For most of recorded human history different cultures turned the stars into familiar patterns that  illustrated familiar mythological stories. In our September eastern skies shortly after sunset we have a wodnerful collection of five related mythological figures - Cepeheus (king), Cassiopeia (queen), Andromeda (princess), Perseus (hero), and Pegasus, the flying horse. (Developed froma screen shot of  Starry Night Pro. Click for larger version.)

For most of recorded human history different cultures turned the stars into familiar patterns that illustrated familiar mythological stories. In our September eastern skies shortly after sunset we have a wonderful collection of five related mythological figures – Cepheus  (king), Cassiopeia  (queen), Andromeda  (princess), Perseus  (hero), and Pegasus, the flying horse. (Slightly modified screen shot of Starry Night Pro. Click for larger version.)

The tale is easy to remember. The king (Cepheus) and queen (Cassiopeia) felt their kingdom was threatened by a sea monster, so as a sacrifice to the monster they tied their daughter, Andromeda, to a coastal rock. m But don’t worry, our hero Perseus, fresh from slaying Medusa, appears to rescue Andromeda, and they ride off across the starry heavens on his faithful steed, Pegasus, the flying horse.  Really – today the king and queen  would be tried for child abuse!

Of course as usual with the ancient constellations, the figures bear only the crudest relationship to the pattern of bright stars, so a lot of imagination is required to see them.  But that said, I do find this myth an easy way to remember these five constellations. In modern times we’ve drawn complex boundaries around each constellation and used these imaginary celestial boundaries to name and locate stars.  But more importantly, we’ve developed a celestial coordinates system much along the lines of Earthly longitude and latitude.

If you imagine the Earth’s latitude lines projected onto the dome of the sky, they become circles indicating declination – how far in degrees a point is from the celestial equator. The celestial equator itself is a projection onto the sky dome of Earth’s equator.  Longitude is projected and marked in 24 hours of “right ascension” so the whole celestial clock appears to pass overhead in the course of a day. I found it difficult remembering where these hours begin until I learned about the “Three Guides.” These are three bright stars –  indicated by arrows in the chart below – that fall very close to the zero hour line of right ascension. Above them (think of these as preceding them, for they rise first)  the hours count backward from 24. Below them – think of these  as following them, since they rise afterwards – are the hours counting up from 0.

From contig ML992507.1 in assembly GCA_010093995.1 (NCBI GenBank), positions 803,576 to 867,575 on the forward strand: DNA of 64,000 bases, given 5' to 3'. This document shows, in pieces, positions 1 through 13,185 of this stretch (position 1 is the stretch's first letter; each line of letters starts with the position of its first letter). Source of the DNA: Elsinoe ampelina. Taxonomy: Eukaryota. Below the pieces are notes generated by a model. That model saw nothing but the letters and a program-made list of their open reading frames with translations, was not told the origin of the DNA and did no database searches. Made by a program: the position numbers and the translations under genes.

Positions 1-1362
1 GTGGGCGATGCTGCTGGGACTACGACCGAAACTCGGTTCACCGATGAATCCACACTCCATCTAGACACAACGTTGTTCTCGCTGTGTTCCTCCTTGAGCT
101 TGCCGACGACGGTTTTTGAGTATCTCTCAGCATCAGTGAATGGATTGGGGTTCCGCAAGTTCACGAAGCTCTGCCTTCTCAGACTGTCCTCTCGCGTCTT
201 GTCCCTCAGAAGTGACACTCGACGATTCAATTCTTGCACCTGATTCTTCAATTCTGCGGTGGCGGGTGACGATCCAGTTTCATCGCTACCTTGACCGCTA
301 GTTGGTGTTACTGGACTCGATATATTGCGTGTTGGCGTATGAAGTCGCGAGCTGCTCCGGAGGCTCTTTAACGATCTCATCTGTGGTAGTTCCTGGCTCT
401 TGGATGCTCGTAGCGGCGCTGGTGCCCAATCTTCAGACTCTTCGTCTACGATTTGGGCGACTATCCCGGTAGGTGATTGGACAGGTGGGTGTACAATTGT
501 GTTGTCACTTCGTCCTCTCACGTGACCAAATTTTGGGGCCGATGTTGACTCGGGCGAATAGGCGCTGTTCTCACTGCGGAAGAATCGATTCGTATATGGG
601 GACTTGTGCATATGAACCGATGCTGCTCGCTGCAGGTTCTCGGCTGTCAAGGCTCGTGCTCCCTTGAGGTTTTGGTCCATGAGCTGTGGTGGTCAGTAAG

Prepared from a Starry Nights Pro screen shot - click for a larger version.

I prefer to remember my sky in terms of bright stars and asterisms, so Cassiopeia becomes the “W.” Andromeda  becomes “Andromeda’s Couch,”  and the flying horse becomes the “Great Square.”   But the Three Guides – the three bright stars indicated by arrows – allow you to see the sky in more scientific terms, for these are the starting points for laying a grid on the sky to create a precise address for each star in terms of its places on the grid. This grid is indicated above by the red lines. (Prepared from a Starry Nights Pro screen shot – click for a larger version.)

For a printer-friendly version of this chart, download this.

First, let’s look at the “Great Square” – or perhaps we should say “Great Diamond,” since that’s what it looks like when rising. Once overhead, it is certainly a square, and it forms the heart of Pegasus – the flying horse. The stars are all second and third magnitude – about the brightness of the stars in the Big Dipper – so wait until about an hour after sunset, then look east and you should be able to pick this out. Its stars mark out a huge chunk of sky that is nearly empty of naked-eye stars, which is why I sometimes call it the “Great Empty Square.”

Andromeda’s Couch, ties to the northern corner of the square. In fact, it shares a star with this corner. “Andromeda’s Couch” is just my memory device – others would simply call this “Andromeda” because that’s the name of the constellation it dominates. I have difficulty seeing the lovely maiden chained to a rock by looking at these stars.  But knowing that in myth Andromeda was a lovely woman who was rescued by Perseus, I like to think of this graceful arc of stars as her couch with her a misty fantasy figure lying there in alluring fashion. That said, notice three things about it:

1. The bright star at the right – southern – end is also a corner of the Great Square, as we mentioned. In fact, it is the brightest star in the Great Square.

2. The three brightest stars in the “couch” – I’m ignoring the second star which is fainter – the three brightest are about as close to being identical in brightness as you can get – magnitude 2.06, 2.06, and 2.09. They also are pretty equally spaced. Hold your fist at arm’s length and it should easily fit in the gaps between these stars, which means there are 10-15 degrees between each star. That’s similar to the spacing between the four stars in the “Great Square” as well.

3. The second star, as mentioned, is dimmer by more than a full magnitude (3.25), but it’s what gives this asterism a couch feeling to me – or maybe a lounge chair – marking a sharp, upward bend.

And where’s the hero Perseus? he should be nearby, right? Well he’s on his way, rising in the northeast after Cassiopeia, but we’ll leave him for next month when he’s more easily seen.

Now for the pièce de résistance!